Answer 1 Of CASP
The standards for carrying out a clinical trial is represented by the PICOTS, where P stands for Population, I stands for Interventions, C stands for Comparators, O stands for Outcomes, T stands for Timing and S stands for Settings. It is necessary to select an appropriate population for study in clinical trials in order to identify the high risk individuals. Considering a large group of populations helps the clinicians to identify the effects of the trial on a majority of the population. A population is selected based on an inclusion and exclusion criteria. It is essential to select an appropriate intervention as well as a comparator in order to compare the intervention tested with other known and legitimate interventions. This helps to determine the effectiveness of the intervention with respect to the ones already reported. Moreover, it also helps to determine the adverse effects of the interventions on the patients and enables the use of an alternative approach in addressing the patient needs. Legitimate outcomes having a broad range of effects over a long period of time is essential. It is necessary to standardize the outcomes according to symptoms. The timing describes the duration taken for the data collection. Setting represents the area where the clinical interventions can be applied. These can be primary, inpatient settings or specialty care settings (Riva et al. 2012).
Answer 2 Of CASP
A randomized clinical trial can be described as the study in which the patients or the participants are assigned to different groups and each group is subjected to a treatment. The groups are similar and as a result, the treatments applied can be compared effectively. The allocation of the participants to the different groups remains concealed from the clinicians and the researchers. Moreover, the researchers and the clinicians cannot choose the groups, where the participants are to be allocated. Random allocation of participants in different groups helps to reduce selection bias, when carrying out studies to determine the effectiveness of an intervention. One group is always kept as a control or no treatment group and other is the placebo that receives the standard treatment. Based on the results of these two groups the effects of the new treatment are compared. Except for the treatment options all the other variables are kept constant in a randomized control trial. In order to prevent selection bias, the allocation into various groups remain concealed from the clinicians or the researchers. Thus, the importance of a randomized control trial is to determine and compare the effectiveness of various interventions in addressing a common medical condition. It also helps to determine the adverse effects of the treatment on the study populations (Rosenberger and Lachin 2015).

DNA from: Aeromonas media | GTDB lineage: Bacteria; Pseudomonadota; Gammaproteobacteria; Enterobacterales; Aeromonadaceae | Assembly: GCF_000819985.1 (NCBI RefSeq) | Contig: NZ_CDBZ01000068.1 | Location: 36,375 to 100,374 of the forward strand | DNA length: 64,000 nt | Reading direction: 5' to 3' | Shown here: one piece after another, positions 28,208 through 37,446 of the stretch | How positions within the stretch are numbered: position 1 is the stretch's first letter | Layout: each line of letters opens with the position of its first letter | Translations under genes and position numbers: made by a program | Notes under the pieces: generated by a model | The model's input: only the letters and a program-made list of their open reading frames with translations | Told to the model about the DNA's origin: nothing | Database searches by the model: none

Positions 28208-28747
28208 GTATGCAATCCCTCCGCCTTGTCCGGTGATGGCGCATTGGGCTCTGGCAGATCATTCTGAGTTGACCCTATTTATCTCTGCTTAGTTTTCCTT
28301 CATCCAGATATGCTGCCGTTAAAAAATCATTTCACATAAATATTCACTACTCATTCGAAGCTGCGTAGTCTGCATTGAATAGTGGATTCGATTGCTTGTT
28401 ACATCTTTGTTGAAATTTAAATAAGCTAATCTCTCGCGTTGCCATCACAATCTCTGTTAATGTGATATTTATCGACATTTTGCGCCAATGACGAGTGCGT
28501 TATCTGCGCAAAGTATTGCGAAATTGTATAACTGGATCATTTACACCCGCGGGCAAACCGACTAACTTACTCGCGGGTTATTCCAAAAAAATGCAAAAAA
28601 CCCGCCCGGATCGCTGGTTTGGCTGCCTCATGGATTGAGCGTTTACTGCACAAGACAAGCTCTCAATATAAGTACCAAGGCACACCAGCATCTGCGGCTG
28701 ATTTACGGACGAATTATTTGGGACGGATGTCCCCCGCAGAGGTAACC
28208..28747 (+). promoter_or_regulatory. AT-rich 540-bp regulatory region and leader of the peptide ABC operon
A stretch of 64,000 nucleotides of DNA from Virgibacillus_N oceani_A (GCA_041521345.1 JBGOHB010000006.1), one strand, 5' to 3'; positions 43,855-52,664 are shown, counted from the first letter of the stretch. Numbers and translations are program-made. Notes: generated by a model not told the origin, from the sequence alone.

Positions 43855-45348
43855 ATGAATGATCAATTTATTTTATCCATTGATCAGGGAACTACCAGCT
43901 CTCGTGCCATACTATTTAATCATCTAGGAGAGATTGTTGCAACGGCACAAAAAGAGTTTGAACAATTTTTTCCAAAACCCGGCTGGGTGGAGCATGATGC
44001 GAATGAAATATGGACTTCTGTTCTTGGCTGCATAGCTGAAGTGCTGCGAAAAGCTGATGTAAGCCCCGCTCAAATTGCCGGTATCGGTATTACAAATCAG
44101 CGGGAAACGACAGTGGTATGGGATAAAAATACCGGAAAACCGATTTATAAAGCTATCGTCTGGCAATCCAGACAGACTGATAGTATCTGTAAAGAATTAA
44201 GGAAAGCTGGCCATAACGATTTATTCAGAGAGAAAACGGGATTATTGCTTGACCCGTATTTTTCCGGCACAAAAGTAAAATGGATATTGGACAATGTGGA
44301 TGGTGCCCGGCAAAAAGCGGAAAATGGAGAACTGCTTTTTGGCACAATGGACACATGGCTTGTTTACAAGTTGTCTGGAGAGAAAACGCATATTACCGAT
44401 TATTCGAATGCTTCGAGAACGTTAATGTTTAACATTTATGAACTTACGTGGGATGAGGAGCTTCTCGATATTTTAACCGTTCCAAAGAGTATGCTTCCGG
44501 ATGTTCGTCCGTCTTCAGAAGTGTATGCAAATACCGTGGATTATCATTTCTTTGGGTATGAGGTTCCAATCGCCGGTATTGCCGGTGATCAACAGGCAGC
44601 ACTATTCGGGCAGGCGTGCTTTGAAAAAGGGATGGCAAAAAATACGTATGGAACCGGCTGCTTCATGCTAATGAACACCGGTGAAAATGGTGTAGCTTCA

Answer 4 Of CASP
Blinding is the technique followed in randomized clinical trials that prevent the study personnels, clinicians or health workers and patients to know which intervention is provided to which group. However, every time a randomized clinical trial cannot include blinding, particularly if patients are actively involved in the administration of the interventions. Blinding in randomized clinical trials can be classified as single blinding, double blinding and triple blinding (Hulley et al. 2013). A single blind trial is the one in which treatment or interventions are concealed from the patients. A double blind trial is the one where both the patients as well as the researchers are unaware of the interventions. The triple blind trial is the one in which the patients, researchers as well as the clinicians or health workers are concealed from the treatments or interventions being studied. However, randomized control trials can also be unblinded, where the treatment or the intervention details are made available for patients, clinicians and researchers. A single blinded study is the same as an unblended study on the basis of advantages, however, in the case of a double or triple blind trial, the risk of bias is reduced as the study personnel or the researcher treats both the experimental and the control groups in the same manner (Page and Persch 2013).
Hulley, S.B., Cummings, S.R., Browner, W.S., Grady, D.G. and Newman, T.B., 2013. Designing clinical research. Lippincott Williams & Wilkins.
Page, S.J. and Persch, A.C., 2013. Recruitment, retention, and blinding in clinical trials. American Journal of Occupational Therapy, 67(2), pp.154-161.
Riva, J.J., Malik, K.M., Burnie, S.J., Endicott, A.R. and Busse, J.W., 2012. What is your research question? An introduction to the PICOT format for clinicians. The Journal of the Canadian Chiropractic Association, 56(3), p.167.
Rosenberger, W.F. and Lachin, J.M., 2015. Randomization in clinical trials: theory and practice. John Wiley & Sons.